On-Site Magazine

Dismantling of old Champlain Bridge to take 43 months, run through 2024

October 27, 2020   David Kennedy

The old cantilever bridge next to the new cable-stayed span in Montreal. PHOTO: Infrastructure Canada

The piece-by-piece deconstruction of the old the Champlain Bridge, now underway in Montreal, will last nearly four years, with crews tackling the main steel section over the St. Lawrence Seaway starting next fall.

Jacques Cartier and Champlain Bridges Inc. (JCCBI), the federal agency that oversees the two Montreal bridges, detailed the timetable and for the project in a press conference earlier this month.

The briefing also revealed the construction team’s plan to take down the bridge using a range of barges, jetties, strand jacks, excavators and cranes. The Nouvel Horizon St-Laurent (NHSL) consortium, made up of Pomerleau Inc. and Delsan-A.I.M. Environmental Services Inc., signed the contract to take on the project this June and has already started work on early components.

“This ambitious deconstruction project poses enormous technical and environmental challenges,” Sandra Martel, the CEO of JCCBI, said in a release. “NHSL has begun working on Nuns’ Island, which is a successful first step.”

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Martel added the processes chosen for dismantling the bridge are innovative and will minimize the impact on locals.

The methods themselves vary depending on the section of bridge. NHSL has broken the upcoming parts of the project down into several main components, including Nuns’ Island, the St. Lawrence River, the Seaway and Brossard. With deconstruction progressing roughly west to east, tear-down work on the Brossard segment will start last.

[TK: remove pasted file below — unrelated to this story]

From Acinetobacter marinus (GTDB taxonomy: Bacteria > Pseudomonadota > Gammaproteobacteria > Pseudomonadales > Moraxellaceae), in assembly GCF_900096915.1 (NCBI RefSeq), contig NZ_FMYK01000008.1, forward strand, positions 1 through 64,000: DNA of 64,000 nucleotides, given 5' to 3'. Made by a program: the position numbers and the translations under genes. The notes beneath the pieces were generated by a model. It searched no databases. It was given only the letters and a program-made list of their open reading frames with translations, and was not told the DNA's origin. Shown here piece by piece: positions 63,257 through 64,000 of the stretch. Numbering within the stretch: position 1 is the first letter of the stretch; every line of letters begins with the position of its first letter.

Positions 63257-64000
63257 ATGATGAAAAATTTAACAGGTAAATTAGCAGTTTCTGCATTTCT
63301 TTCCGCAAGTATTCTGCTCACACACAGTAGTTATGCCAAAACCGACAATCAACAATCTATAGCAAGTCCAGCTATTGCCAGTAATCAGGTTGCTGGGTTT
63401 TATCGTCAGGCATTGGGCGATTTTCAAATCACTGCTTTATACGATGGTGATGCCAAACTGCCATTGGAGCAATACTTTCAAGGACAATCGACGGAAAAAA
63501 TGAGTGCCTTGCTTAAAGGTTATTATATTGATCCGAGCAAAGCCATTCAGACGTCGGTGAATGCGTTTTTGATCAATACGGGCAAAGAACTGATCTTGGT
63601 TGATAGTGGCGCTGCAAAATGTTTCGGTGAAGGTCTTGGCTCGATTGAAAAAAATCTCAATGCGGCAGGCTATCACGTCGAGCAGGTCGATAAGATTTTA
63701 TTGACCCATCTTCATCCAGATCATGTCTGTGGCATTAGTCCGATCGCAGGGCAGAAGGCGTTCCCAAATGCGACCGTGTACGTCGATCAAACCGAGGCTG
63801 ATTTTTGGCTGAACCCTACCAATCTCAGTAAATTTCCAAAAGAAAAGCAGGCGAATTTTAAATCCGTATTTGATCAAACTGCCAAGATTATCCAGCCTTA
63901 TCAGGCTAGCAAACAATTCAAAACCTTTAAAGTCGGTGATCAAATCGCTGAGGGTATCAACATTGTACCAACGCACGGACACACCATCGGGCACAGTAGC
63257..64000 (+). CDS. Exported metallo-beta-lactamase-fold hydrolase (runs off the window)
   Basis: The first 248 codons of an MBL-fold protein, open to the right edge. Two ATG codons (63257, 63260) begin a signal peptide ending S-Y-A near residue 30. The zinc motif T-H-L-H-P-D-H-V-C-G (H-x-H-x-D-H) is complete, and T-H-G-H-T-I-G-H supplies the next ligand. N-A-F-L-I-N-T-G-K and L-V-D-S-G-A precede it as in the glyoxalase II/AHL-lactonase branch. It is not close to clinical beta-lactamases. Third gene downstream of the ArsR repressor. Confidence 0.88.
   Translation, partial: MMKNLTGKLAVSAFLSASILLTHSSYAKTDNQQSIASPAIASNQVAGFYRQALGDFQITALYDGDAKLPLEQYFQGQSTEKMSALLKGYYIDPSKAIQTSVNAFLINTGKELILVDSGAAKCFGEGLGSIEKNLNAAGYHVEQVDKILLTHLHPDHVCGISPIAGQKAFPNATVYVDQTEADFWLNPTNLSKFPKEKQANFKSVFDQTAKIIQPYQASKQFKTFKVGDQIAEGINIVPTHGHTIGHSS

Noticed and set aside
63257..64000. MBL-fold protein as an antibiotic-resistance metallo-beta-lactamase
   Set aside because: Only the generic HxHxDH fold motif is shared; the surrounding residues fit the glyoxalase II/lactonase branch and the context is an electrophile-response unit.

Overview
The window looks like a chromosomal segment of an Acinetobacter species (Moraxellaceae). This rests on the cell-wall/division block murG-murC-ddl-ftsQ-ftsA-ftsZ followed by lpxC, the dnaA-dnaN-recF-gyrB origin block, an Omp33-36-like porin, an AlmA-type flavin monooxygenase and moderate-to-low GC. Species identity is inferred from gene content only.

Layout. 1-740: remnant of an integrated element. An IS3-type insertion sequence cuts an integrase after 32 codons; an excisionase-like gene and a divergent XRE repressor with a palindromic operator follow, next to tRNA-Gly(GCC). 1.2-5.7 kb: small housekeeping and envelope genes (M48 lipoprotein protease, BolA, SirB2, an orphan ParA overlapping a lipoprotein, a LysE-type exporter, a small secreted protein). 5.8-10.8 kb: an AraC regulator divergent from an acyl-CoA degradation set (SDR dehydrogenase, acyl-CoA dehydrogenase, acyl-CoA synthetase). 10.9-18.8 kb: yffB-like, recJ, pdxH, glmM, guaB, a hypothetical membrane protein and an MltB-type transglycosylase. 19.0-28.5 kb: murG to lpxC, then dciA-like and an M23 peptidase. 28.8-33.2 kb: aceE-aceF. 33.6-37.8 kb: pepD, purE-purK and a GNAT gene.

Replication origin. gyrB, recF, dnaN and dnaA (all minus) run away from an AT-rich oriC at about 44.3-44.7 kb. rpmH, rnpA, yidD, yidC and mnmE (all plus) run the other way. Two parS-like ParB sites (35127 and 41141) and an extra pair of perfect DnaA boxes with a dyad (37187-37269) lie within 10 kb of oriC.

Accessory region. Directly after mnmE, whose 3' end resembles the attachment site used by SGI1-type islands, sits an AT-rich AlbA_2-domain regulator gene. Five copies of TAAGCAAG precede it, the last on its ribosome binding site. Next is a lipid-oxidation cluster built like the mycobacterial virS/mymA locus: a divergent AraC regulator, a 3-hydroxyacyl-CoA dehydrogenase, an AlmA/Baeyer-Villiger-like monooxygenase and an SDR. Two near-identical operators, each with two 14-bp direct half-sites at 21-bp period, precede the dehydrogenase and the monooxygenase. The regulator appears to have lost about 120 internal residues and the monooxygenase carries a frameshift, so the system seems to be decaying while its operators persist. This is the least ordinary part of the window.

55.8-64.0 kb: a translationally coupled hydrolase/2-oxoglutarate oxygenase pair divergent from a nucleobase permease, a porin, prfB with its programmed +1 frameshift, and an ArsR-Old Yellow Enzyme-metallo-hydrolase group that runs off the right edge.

Demolition on Nuns’ Island, or Île des Sœurs, has already commenced and is expected to take nine months, with crews employing standard excavators and cranes working from temporary jetties.

On the water, where about 65 per cent of the project will take place, teams will need to get more creative.

For the sections resting on concrete piers over the St. Lawrence River, reinforcements will be removed and spans lowered onto a catamaran barge. The piers and footings will then be mechanically broken down both above and below the waterline.

To safely dismantle the steel section of bridge over the Seaway, the suspended span weighing around 2,200 tonnes will first be lowered onto a barge using strand jacks. It will be taken apart on the barge as crews prepare to dismantle the cantilever sections and anchor spans. For this, a jetty-mounted crane will remove the steel piece by piece.

In Brossard, the construction team will use the same procedure as on Nuns’ Island — a mix of excavators and cranes working from jetties.

In all, the deconstruction work is expected to cost $225.7 million. The wider project, which includes environmental protection measures, material reuse programs, shoreline redevelopment and research and development will total about $400 million.

The deconstruction is scheduled to reach completion by early 2024, with the redevelopment of the shoreline running into 2025.

 

Watch a video breakdown of the deconstruction process:


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